The Big Red One (1980)
“This is fictional life
Based on factual death.”
So writer/director Samuel Fuller announces at the beginning of “The Big Red One,” a World War II picture based largely on his own experiences as a soldier with the Army’s 1st Infantry Division. As Fuller showed with “The Steel Helmet,” he had a great flair for war stories that swell with a grizzled sort of authenticity.
Fuller had been trying to make the movie since the 1950s and actually began scouting some locations until he butted heads with mogul Jack Warner. He had to wait another quarter-century before “Red” came out in 1980.
I think the wait probably served the film better, giving it more distance and perspective from the events portrayed in it, which span 1942 to 1945 and most every front of the war in Europe from North Africa, Sicily, D-Day, France, Belgium, the invasion of Germany and the liberation of a Czechoslovakian concentration camp for Jews.
The delay also helped with the casting of the leading man, the gruff and taciturn Sergeant (no name ever given, or needed). The studio wanted to cast John Wayne, who no doubt would have insisted on a more purely heroic role — sort of what he did in the underwhelming “Sands of Iwo Jima.”
Instead, Fuller was able to cast Lee Marvin, whose steely countenance and gravel-pit voice is a perfect fit for the war-blasted commander of a rifle squad. Marvin fell backwards into acting, doing bit parts and villain roles, then became an unexpected leading man in his 40s and 50s.
If anything, at times Fuller makes Sarge a little too tough and unlikeable. I think of a scene where a green recruit steps on a tripwire and sets off an explosion. As the stunned man struggles to maintain consciousness, his flesh scorched and his body torn, Sarge blithely tells him the tripwires are not meant to kill, just castrate. He reaches down to the man’s nethers, pulls up a horrific bloody pulp of flesh, and tells the kid it’s one of his testicles. “That’s why God gave you two,” he barks, heaving the valuable piece anatomy over his shoulder like dog scraps.
“The Big Red One” has a deliberately episodic feel, concentrating on Sarge and his Four Horsemen, as the battalion commanders name the quartet of infantrymen who survive with him through every stage of the war. They are survivors, careful killing machines who know how to take life while preserving their own. The new recruits arrive and die so quickly, the core group doesn’t even bother to learn their names.
Mark Hamill, in between “Star Wars” movies, had one of his more substantive roles as Griff, a marksman who is reluctant to kill, dubbing it “murder.” Sarge tersely explains that if you’ve got generals giving orders and a piece of paper declaring it war, then it’s simply killing. He should know, having accidentally murdered a German at the end of the last war four hours after armistice had been declared.
The movie is quite explicit that one of Sarge’s jobs is to shoot any man who refuses to do his duty, and there’s an amazing scene during the depiction of D-Day where he actually takes a few shots at Griff as a warning. Griff is all alone on the beach, pinned down by enemy fire, trying to blow a break in the barbed-wire barricade using a bangalore torpedo. A half-dozen others have already died, and when Griff freezes up, it’s clear Sarge is not above adding another to that number, even if it’s one of his Four Horsemen.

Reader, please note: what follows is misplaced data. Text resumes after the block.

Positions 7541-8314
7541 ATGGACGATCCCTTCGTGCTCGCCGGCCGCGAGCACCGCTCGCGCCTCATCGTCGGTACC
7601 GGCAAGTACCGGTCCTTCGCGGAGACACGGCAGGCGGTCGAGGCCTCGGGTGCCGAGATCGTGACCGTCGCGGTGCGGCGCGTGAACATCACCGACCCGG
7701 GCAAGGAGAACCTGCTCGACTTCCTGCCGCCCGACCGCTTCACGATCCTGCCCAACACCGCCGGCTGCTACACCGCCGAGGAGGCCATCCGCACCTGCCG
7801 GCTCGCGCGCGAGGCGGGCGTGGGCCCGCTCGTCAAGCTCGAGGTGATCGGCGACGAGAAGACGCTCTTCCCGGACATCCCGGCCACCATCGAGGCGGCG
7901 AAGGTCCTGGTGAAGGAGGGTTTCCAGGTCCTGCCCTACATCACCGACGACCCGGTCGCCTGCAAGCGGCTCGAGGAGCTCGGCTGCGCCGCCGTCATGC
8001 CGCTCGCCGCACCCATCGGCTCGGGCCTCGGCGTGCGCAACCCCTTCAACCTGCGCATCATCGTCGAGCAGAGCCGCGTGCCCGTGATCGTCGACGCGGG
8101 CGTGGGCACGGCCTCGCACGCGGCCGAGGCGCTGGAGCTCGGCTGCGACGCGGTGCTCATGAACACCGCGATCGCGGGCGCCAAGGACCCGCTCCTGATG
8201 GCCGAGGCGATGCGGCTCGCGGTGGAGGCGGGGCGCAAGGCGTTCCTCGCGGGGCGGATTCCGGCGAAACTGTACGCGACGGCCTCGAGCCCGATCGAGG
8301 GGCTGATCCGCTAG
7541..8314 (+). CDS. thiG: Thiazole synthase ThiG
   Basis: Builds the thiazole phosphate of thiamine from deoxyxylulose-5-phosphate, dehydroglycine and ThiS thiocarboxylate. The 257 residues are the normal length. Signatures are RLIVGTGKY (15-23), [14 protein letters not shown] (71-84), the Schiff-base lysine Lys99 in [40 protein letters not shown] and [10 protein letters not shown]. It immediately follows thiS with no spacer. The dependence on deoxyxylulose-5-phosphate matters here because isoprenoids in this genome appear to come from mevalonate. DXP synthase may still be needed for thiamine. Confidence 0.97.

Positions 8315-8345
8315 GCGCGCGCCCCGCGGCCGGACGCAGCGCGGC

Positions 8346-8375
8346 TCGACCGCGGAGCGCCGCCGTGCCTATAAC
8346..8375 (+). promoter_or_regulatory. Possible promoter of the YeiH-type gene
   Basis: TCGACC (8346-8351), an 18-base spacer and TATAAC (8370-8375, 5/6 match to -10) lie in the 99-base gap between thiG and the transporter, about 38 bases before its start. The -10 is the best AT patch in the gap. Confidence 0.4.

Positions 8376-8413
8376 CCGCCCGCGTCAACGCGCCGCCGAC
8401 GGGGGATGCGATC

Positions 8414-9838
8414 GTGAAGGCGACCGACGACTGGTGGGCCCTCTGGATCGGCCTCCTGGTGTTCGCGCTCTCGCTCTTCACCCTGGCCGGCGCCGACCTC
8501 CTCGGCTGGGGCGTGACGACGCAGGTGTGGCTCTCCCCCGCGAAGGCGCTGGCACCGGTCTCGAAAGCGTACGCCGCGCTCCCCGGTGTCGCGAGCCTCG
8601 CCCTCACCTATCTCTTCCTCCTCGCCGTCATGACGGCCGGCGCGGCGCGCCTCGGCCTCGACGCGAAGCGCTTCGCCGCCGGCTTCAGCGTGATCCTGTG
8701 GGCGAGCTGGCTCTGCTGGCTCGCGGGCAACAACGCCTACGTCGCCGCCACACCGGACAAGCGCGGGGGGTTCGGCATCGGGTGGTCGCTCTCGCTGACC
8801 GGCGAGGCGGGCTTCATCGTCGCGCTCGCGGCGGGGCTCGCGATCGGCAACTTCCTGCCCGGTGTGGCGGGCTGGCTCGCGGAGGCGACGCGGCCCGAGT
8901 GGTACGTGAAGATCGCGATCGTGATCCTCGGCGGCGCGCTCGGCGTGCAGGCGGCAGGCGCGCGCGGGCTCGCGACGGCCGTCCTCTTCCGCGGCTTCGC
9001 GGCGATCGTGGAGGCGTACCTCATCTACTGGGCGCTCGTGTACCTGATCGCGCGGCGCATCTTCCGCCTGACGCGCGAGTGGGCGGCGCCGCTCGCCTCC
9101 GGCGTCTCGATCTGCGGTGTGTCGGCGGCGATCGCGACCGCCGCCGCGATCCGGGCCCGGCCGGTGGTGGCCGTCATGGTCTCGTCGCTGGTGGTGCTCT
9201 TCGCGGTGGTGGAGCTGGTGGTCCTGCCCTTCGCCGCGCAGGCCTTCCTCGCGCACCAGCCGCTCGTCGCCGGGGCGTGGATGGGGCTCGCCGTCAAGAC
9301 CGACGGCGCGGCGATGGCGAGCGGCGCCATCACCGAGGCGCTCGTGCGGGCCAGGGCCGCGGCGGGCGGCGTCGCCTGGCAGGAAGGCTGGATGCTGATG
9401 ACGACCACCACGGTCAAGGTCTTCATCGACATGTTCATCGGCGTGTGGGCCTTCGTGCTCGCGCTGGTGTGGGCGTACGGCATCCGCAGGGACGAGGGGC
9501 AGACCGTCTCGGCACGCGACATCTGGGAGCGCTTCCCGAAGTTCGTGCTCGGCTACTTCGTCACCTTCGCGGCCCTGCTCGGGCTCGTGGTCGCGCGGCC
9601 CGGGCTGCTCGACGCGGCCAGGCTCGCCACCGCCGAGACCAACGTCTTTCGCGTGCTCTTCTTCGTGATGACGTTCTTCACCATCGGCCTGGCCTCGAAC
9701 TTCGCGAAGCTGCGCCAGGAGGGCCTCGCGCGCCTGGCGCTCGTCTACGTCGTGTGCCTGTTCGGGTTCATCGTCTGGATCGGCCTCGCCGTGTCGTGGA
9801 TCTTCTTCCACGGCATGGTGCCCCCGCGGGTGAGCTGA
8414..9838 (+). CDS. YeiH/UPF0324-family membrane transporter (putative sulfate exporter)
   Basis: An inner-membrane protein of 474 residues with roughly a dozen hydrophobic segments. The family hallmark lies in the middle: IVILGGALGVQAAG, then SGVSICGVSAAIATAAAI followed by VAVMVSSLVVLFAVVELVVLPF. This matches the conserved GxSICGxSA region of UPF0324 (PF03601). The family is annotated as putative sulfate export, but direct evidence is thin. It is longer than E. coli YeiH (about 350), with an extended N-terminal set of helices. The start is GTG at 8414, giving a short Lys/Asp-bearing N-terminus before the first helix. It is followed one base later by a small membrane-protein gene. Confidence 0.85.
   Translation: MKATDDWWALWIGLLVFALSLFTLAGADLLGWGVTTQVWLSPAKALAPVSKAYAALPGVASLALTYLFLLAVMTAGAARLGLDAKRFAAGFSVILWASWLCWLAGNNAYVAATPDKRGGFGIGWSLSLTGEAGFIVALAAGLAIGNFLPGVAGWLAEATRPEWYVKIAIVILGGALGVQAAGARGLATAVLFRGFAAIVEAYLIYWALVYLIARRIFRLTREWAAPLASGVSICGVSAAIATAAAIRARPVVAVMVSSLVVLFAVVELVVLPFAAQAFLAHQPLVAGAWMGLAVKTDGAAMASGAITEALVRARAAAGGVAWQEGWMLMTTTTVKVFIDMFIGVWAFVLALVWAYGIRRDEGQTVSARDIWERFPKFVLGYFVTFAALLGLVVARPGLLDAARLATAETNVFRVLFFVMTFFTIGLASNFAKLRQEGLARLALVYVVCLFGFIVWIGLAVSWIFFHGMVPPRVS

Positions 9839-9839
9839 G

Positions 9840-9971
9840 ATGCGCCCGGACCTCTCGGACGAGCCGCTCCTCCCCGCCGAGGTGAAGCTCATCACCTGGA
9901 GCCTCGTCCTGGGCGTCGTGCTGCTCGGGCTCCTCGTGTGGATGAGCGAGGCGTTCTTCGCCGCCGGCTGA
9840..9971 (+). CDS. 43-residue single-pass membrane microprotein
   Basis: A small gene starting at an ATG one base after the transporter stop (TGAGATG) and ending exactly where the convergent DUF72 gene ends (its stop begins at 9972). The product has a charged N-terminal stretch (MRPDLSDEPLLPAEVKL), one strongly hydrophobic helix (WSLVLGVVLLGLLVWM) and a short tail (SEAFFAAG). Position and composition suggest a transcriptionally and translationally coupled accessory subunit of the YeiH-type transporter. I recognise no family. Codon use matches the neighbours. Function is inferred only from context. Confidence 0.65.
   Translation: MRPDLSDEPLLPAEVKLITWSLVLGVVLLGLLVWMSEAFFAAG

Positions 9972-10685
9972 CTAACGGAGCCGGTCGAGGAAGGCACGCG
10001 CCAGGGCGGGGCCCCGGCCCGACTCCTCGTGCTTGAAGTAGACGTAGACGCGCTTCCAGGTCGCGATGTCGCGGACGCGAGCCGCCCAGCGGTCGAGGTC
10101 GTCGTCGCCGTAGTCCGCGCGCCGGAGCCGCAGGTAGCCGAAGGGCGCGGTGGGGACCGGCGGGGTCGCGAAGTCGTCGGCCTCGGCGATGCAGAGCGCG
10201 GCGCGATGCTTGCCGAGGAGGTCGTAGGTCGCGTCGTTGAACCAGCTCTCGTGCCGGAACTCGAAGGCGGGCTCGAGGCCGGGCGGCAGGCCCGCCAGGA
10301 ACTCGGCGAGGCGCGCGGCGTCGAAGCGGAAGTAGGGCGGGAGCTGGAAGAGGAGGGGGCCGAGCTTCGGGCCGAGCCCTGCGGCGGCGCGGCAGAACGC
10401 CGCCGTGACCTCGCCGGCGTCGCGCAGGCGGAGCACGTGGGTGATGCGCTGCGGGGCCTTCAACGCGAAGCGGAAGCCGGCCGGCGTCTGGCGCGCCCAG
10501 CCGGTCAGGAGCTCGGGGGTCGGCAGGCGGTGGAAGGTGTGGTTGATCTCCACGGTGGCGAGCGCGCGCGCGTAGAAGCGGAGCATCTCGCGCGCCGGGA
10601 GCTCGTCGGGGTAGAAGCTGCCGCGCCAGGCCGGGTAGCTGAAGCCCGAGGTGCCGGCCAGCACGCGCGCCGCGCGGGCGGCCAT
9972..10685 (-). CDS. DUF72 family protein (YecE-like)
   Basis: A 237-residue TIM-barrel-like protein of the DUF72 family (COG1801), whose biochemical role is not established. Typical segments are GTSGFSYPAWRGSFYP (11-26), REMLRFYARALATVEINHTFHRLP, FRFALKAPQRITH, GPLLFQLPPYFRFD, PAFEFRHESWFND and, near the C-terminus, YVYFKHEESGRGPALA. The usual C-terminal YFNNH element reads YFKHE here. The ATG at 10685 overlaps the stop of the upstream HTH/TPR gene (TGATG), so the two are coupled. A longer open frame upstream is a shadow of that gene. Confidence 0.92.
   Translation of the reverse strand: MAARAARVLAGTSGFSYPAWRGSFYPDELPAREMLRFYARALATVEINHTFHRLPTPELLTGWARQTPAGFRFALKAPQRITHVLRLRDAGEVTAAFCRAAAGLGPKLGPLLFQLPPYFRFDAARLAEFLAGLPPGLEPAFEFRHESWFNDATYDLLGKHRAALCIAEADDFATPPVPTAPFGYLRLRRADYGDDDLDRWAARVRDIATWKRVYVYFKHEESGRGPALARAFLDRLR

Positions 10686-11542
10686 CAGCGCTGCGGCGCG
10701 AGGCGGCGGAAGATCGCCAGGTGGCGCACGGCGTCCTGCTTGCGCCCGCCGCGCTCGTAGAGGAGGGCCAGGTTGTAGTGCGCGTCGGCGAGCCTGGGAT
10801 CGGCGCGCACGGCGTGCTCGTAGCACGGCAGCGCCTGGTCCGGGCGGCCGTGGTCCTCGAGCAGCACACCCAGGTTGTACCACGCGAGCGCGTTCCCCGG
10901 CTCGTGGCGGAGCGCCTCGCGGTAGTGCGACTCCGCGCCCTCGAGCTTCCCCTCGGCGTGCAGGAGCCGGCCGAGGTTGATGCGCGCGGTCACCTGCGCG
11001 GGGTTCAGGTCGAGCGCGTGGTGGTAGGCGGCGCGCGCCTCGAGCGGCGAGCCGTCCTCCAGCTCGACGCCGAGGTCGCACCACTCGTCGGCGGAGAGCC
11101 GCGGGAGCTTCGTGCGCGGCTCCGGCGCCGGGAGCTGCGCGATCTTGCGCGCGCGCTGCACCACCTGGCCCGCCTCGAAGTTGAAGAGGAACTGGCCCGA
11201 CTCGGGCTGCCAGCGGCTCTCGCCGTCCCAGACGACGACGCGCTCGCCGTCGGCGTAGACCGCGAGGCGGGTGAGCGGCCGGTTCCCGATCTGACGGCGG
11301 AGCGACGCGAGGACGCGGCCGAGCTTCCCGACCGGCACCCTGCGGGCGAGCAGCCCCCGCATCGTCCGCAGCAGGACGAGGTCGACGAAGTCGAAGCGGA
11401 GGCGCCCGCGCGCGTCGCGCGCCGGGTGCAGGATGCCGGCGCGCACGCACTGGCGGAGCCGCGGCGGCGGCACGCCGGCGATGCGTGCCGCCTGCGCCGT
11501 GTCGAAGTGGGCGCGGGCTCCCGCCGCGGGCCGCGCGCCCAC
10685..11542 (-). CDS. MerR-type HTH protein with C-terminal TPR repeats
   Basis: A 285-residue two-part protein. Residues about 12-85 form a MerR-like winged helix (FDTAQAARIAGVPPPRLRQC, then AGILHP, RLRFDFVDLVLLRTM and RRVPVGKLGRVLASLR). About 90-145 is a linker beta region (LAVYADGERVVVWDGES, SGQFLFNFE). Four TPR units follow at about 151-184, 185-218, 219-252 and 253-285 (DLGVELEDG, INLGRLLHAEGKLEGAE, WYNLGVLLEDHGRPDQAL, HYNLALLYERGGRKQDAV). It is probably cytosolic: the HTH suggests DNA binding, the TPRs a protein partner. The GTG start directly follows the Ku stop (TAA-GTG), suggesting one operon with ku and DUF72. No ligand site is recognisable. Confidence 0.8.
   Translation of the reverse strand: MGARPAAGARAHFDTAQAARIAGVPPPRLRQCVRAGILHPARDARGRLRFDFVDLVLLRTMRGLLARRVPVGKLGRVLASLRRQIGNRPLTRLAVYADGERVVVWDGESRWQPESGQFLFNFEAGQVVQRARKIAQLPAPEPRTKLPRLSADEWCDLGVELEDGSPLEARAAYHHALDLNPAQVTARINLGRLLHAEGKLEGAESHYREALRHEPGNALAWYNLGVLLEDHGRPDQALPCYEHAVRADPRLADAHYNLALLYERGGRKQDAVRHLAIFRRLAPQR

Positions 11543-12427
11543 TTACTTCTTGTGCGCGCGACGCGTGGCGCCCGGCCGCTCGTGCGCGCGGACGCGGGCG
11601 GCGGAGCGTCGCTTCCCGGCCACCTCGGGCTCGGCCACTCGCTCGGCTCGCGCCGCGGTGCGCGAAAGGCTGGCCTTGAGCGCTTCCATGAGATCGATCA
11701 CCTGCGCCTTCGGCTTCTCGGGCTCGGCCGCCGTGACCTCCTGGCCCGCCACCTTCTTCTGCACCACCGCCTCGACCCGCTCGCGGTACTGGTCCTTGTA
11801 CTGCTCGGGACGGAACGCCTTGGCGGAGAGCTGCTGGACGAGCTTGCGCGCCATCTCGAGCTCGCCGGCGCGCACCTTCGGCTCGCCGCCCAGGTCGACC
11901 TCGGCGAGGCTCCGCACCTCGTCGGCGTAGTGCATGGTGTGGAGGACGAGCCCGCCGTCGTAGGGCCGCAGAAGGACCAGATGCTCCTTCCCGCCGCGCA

Robert Carradine is the narrator as Zab, a brash young writer constantly chewing on a cigar, who clearly acts as a stand-in for Fuller himself. There’s a harrowing scene where Zab crawls across a line of dead men to bring news to the colonel and pauses over the corpse of one man whose guts are splayed all over the place. His face almost touching the dead man, Zab calmly pulls a fresh cigar out of the man’s pocket to replace his own sodden one.
Less prominent roles go to Bobby Di Cicco as Vinci, a loudmouth Italian, and Kelly Ward as Johnson, a farm boy with hemorrhoids.
In his review of the movie, Roger Ebert called “The Big Red One” the most expensive B-movie ever made, noting that A-war films are always about the war, while B-war movies are about the soldiers. I’d disagree with that; “Saving Private Ryan” is clearly about the soldiers, and could hardly be called a B-picture. Both films have similar themes about the bonds that men form during the horrors of battle.
Ultimately, they fight to survive and they fight for each other, not for a vague concept of “war.” In his narration, Zab admits that they never understood what the war was really about.
“The Big Red One” was edited down considerably in its initial release, but today is available in an uncut version approaching three hours in length. It never feels like the movie dawdles, even as it sprawls over months and years of the war’s progress. My only complaint might be the undue prominence of Siegfried Rauch as Schroeder, a stalwart German soldier who has several encounters with the squad (unbeknownst to them).
It’s all setting up a final encounter that mirrors the opening one in which Sarge stabbed a German to death after the war was officially over. Upon realizing Schroeder is still alive, the squad patches him up and saves his life, which Zab dubs the biggest joke of the entire unfunny war.
“The Big Red One” has been called one of the forgotten great war movies. I think that’s overpraising it, but it’s certainly a worthwhile and offbeat take on the genre.